2. Since the I.B.N.S. is truly an international society, a portion of the globe is used to represent this. (The projection is a Mollweide Equivalent Projection.) It is quite distorted as maps go, but presents an impression of a curved surface.
  1. The type selected for the International Bank Note Society which "circles the globe" symbolically is Times Roman. A type face with serifs, while not modern, does add a dignity that a sans-serif style lacks.
  2. The Society is embarking on its second decade. The founding date of 1961 reminds us that a great deal has happened in the intervening ten years. I.B.N.S. now ranks with other well established numismatic organizations around the world.

Designed and submitted by William E. Benson (C-158)

 

 

This symbol, designed by William Benson, was used uninterrupted for many years on IBNS publications. After Owen Linzmayer took over production of the IBNS Journal, he felt a colour symbol was appropriate and arranged to have the black and white image transformed into a colour image (Figure 4). This symbol first appeared on IBNS Journal Volume 46 Number 3 in 2007 and remains in use. The older image is still used on IBNS publications which are not printed in colour, such as the IBNS Directory and the auction catalogues.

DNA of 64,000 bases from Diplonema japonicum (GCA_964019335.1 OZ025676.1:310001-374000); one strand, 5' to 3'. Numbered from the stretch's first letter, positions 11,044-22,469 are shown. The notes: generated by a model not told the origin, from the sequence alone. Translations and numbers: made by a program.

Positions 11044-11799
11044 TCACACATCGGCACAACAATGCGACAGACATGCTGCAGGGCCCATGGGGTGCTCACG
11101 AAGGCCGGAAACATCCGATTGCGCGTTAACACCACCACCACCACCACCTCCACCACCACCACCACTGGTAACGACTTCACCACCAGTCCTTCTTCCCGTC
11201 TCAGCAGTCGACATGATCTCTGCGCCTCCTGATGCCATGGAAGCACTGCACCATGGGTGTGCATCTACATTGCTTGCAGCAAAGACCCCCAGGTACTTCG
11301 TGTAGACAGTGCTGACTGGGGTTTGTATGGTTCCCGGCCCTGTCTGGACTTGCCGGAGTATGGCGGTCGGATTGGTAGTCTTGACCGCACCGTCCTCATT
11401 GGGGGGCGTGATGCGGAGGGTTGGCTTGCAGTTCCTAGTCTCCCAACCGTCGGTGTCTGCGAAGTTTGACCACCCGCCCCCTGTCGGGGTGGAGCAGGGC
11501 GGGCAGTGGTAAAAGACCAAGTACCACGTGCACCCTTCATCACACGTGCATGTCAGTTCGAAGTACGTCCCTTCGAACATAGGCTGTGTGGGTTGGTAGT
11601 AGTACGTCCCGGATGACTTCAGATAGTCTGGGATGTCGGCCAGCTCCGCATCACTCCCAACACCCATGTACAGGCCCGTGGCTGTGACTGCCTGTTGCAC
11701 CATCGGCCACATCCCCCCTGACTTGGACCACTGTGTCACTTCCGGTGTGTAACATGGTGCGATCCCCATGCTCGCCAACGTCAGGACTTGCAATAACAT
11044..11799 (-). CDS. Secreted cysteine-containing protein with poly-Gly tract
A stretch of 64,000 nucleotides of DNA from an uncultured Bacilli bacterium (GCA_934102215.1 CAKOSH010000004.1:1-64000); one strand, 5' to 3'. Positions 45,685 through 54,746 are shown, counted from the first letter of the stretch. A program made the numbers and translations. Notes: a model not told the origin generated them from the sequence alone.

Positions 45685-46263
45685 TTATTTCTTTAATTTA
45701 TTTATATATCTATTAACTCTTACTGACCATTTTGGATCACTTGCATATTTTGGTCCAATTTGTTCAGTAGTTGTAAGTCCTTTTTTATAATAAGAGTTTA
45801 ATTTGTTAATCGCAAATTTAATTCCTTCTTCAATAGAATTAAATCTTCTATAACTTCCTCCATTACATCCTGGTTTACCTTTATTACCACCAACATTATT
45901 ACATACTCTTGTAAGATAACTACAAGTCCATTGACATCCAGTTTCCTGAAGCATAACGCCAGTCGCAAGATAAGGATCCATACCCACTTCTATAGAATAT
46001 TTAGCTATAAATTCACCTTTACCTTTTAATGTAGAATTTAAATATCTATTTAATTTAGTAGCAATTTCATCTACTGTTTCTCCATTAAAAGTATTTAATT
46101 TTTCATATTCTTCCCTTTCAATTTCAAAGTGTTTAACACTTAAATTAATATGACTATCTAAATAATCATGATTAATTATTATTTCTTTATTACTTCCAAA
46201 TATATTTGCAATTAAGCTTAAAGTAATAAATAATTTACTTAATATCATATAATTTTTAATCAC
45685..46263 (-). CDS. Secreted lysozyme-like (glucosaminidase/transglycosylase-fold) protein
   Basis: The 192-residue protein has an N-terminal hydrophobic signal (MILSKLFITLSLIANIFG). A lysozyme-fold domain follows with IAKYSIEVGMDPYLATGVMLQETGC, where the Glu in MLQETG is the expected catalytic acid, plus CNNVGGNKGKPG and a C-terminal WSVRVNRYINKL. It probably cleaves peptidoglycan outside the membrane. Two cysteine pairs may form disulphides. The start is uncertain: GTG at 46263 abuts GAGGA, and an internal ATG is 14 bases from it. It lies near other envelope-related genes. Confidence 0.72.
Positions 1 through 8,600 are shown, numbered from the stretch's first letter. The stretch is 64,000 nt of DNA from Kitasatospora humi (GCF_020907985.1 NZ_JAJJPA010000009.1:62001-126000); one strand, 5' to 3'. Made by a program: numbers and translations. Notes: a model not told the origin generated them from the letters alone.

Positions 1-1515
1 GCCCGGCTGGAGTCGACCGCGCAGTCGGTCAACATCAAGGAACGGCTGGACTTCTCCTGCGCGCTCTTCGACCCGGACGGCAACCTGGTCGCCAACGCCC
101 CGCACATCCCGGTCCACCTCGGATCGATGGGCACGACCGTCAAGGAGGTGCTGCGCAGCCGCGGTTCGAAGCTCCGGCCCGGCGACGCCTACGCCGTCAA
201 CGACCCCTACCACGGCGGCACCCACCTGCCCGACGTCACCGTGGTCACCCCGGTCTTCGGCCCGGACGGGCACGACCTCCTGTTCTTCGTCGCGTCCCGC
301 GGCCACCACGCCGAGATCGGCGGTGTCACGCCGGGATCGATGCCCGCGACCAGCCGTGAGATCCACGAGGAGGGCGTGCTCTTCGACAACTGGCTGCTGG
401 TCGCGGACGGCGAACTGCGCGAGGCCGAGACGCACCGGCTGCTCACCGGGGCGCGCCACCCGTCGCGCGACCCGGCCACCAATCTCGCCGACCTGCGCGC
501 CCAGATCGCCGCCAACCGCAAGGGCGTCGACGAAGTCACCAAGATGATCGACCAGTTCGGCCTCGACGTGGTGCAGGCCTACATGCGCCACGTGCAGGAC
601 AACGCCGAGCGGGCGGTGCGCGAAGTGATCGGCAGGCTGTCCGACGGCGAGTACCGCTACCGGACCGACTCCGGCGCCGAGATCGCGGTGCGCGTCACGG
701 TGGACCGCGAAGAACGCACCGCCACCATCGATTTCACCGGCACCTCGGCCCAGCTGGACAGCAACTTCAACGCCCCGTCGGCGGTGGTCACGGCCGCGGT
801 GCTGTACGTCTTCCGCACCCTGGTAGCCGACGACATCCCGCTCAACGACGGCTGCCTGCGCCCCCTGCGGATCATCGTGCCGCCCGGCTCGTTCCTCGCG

Figure-04

Figure 4

Figure-05

Figure 5

 

Leading to the fiftieth anniversary of the IBNS, in 2010, a competition was held to select a symbol to use during the anniversary year. At the same time, a competition was held to select a symbol to be used by IBNS members. David White prepared both winning designs, which were subsequently finished professionally by a graphic designer. The fiftieth-anniversary symbol (Figure 5) depicts the IBNS symbol (Figure 4) surrounded by a laurel wreath, below which is a banner bearing the words ‘Golden Jubilee – 1961 – 2011’.

The member symbol (Figure 6) includes the text ‘IBNS Member’ and the IBNS symbol (as shown in Figure 4).

Figure-06

IBNS members are not permitted to use the IBNS symbols (as depicted in Figures 3, 4 and 5) and the IBNS Bylaws (Article VIII, Section 5, in part) state:

‘Individual IBNS members offering paper money for sale or trade may, solely for the purpose of identifying themselves as IBNS members or of advertising and promoting the society, use the letters “IBNS” and such society logos, seals and trademarks as the executive board may specifically authorize for this purpose.’

The symbol at Figure 6 was produced as the ‘society logo’ for this purpose, so individuals can identify themselves as members of the IBNS. This symbol can be downloaded from the IBNS web site (www.theIBNS.org) by members, after they sign in, and members are encouraged to use the symbol on their web sites and stationery.

There have been suggestions, over the years, the IBNS should replace the symbol introduced in 1971 with something a little more directly representative of a banknote. To date, no effort has been made in this direction and the symbol introduced by Bill Benson remains in use, albeit now in a colour format. Having served the society for 40 years, it will at least carry us forward into the next period of the Society’s future.